John Bryant: Tribute to a friend

 Former Oklahoma state Rep. John Bryant died of an apparent heart attack Sunday (February 13). On Monday, state leaders in both political parties, friends and family remembered the Tulsa Republican who was a champion of Oklahoma’s charter school reforms. After service in the Legislature, he became a lobbyist. One of his clients was the small association advocating for expansion of the charter school model.
Praise for Bryant came from across the political spectrum, and from friends who knew him all his life. 
Monday afternoon, Governor Mary Fallin said, in a statement sent to CapitolBeatOK and other news organizations: 
“I was saddened to hear of the passing of John Bryant.  John and I got to know each other well when we shared an office suite during my time in the Oklahoma House of Representatives.  He was an effective and hardworking legislator and was dedicated to improving our state. He’ll be missed by his many friends at the Capitol. My thoughts and prayers are with John’s family during this difficult time.” 
State Superintendent of Public Instruction Janet Barresi worked closely with Bryant in the late 1990s to secure passage of Oklahoma’s charter school reforms. She issued this statement Monday: 
“I was deeply saddened to learn about John Bryant’s unexpected passing. I was blessed to have known him as a friend, and it was an honor to work with him on improving Oklahoma’s education system for future generations. John leaves a legacy of service and dedication. Oklahoma has lost a passionate voice for education reform, and I have lost a friend. My thoughts and prayers are with John’s family during this difficult time.” 
Of more than passing interest, an ally to Bryant and Barresi in that particular fight was then-Superintendent Sandy Garrett. 
In reflections posted on Facebook Monday, Vickie White Rankin, a lobbyist at the state Capitol in Oklahoma City, said, “Our world at the Capitol will never be the same without you. You have blessed us all with your friendship, and much of your work over the years has fundamentally improved the lives of thousands of Oklahomans. Your memory will be forever written upon our hearts, forever etched upon our lives. We will miss you. May the warmth of your memory comfort your loving family in the days to come.” 
Freda Jones Deskin, founder of the ASTEC Charter schools in Oklahoma City, said, “The Oklahoma Charter Schools Association will greatly miss John. He was a champion for education and a tireless worker.” 
Former state Sen. Jay Paul Gumm, a Democrat, said Bryant was “one of the good guys.” Other former legislators expressing shock and grief at his death at the age of 53 included Laura Boyd, Don Rubottom, and Tad Jones. 
Current legislators who reflected on Bryant’s life in their own social media postings included state Sen. Clark Jolley, and Reps. Glen Mulready, Joe Dorman and Dan Sullivan.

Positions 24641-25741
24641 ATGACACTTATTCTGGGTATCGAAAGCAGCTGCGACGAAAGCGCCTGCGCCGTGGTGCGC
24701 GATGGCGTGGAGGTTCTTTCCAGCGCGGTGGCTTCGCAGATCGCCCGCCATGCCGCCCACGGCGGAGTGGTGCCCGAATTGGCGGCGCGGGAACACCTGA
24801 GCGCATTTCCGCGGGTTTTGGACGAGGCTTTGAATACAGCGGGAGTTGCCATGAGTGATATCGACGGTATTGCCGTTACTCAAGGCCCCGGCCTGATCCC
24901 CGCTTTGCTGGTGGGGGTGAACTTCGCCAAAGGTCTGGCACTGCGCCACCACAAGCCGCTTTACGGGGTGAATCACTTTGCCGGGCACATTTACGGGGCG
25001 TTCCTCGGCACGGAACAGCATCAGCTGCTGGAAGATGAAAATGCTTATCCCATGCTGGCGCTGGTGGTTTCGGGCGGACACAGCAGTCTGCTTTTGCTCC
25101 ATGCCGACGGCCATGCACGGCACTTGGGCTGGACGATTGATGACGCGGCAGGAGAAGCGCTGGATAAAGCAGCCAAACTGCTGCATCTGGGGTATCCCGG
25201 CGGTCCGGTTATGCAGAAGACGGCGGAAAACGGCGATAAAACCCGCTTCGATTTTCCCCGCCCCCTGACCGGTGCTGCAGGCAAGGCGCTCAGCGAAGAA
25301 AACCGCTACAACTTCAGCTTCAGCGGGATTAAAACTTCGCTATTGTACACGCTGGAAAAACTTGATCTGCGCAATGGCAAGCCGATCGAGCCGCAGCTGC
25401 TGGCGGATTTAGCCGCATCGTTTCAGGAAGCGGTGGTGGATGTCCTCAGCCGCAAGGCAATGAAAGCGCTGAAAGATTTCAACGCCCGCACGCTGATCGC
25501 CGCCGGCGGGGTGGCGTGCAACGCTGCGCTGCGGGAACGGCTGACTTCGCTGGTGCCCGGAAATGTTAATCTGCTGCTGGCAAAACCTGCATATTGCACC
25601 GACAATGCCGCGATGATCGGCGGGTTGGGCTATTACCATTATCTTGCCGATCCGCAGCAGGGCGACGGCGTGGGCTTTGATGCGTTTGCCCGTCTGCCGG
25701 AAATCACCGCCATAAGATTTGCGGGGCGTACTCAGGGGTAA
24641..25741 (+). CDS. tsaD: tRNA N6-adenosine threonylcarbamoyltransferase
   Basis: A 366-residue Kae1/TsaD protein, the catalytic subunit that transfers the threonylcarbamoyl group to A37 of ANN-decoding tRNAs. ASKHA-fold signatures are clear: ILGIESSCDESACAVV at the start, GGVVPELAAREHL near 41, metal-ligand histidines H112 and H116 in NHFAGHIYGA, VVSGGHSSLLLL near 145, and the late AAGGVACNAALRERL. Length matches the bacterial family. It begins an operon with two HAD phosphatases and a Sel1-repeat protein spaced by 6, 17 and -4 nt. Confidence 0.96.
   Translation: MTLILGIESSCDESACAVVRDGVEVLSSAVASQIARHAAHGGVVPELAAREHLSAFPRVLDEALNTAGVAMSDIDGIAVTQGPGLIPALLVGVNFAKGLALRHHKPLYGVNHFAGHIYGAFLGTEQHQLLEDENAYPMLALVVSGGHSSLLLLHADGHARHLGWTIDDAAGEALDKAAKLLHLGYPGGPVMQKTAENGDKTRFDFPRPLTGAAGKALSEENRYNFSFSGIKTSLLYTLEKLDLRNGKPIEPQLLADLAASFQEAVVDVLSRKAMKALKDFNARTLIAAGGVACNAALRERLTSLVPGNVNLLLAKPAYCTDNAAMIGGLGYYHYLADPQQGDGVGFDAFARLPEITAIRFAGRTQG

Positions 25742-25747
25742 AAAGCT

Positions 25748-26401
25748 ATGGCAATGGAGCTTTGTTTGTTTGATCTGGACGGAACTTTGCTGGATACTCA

The community of advocates at the state Capitol shared sadness over Bryant’s death, including Stuart Jolley of Americans for Prosperity, Republican activist Pam Pollard, Education Department Chief of Staff Jennifer Carter, and Mark Bledsoe. 
Joel Robinson of the Oklahoma Education Association, frequently at odd with legislators like Bryant, reflected he was “the rare guy no one disliked. A man of character.” 
Friends posted online reflections like these: “I always thought I would have the time to sit and talk and catch up on our lives.” In a similar vein, another said, “I wish we could have talked once more.”  
In college, long before his distinguished career in elected office, Bryant’s leadership ability and political conservatism emerged through his involvement at Oklahoma State University as chairman of the Aleksandr Solzhenitsyn chapter of Young Americans for Freedom, and involvement with College Republicans. He was among the cadre of young Reaganite conservatives who were drawn in 1979 to the longshot 1980s U.S. Senate campaign of an OSU graduate, first-term state Senator Don Nickles. 
Besides Bryant, others involved in that effort were Pam (Henzel) McGuigan, Steve Antosh, Matt Seward, Julie Hartman and this writer, as well as a young woman who would later be known as Deby Snodgrass. 
Antosh told CapitolBeatOK, “Although OSU was never a liberal school, conservatives were certainly far less organized back in the seventies and eighties. I have fond memories of the College Republican / Young Americans for Freedom collaboration as we attempted to make students more aware and involved. John certainly played a leadership role in that movement and he will be missed.” 
This writer struggled all day Monday to find some reflections worthy of the deep affection felt for Bryant for more than three decades. Remembering John’s love of history and understanding of the fragile nature of human existence, these words were the result, in the world of social media: 
“I remember with the greatest respect and affection our work … in Stillwater, mid-to-late 1970s. You were wise and judicious then, as you were later at the Legislature. Fully determined to see a more conservative future but kind and understanding toward those who disagreed with us on campus, state and national issues. I’m not going to get over this any time soon. As an old Southern gentleman, also a warrior, said before his own passing, You have crossed over the river, to rest under the shade of a tree. I pray one day to see you there, again, and lift a glass as in days of old.”